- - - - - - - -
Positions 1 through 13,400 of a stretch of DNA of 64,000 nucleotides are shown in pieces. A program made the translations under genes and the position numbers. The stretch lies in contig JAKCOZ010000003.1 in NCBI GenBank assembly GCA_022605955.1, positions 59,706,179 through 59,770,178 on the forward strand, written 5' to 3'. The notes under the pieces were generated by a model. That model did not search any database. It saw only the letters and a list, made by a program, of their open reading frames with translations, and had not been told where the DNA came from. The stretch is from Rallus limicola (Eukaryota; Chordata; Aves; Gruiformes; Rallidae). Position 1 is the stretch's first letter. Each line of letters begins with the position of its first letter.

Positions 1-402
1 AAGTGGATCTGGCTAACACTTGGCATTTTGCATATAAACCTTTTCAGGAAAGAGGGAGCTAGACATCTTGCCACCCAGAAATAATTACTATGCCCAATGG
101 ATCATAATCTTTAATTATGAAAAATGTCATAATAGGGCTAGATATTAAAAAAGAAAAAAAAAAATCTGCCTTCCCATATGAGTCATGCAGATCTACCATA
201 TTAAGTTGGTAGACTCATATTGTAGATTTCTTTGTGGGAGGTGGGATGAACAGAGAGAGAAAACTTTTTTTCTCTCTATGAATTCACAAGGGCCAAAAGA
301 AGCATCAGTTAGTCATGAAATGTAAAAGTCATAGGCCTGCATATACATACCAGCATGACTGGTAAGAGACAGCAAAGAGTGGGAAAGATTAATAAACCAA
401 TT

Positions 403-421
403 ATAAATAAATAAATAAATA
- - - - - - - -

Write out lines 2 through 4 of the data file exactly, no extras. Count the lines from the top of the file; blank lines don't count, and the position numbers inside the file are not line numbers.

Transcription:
Positions 1-402
1 AAGTGGATCTGGCTAACACTTGGCATTTTGCATATAAACCTTTTCAGGAAAGAGGGAGCTAGACATCTTGCCACCCAGAAATAATTACTATGCCCAATGG
101 ATCATAATCTTTAATTATGAAAAATGTCATAATAGGGCTAGATATTAAAAAAGAAAAAAAAAAATCTGCCTTCCCATATGAGTCATGCAGATCTACCATA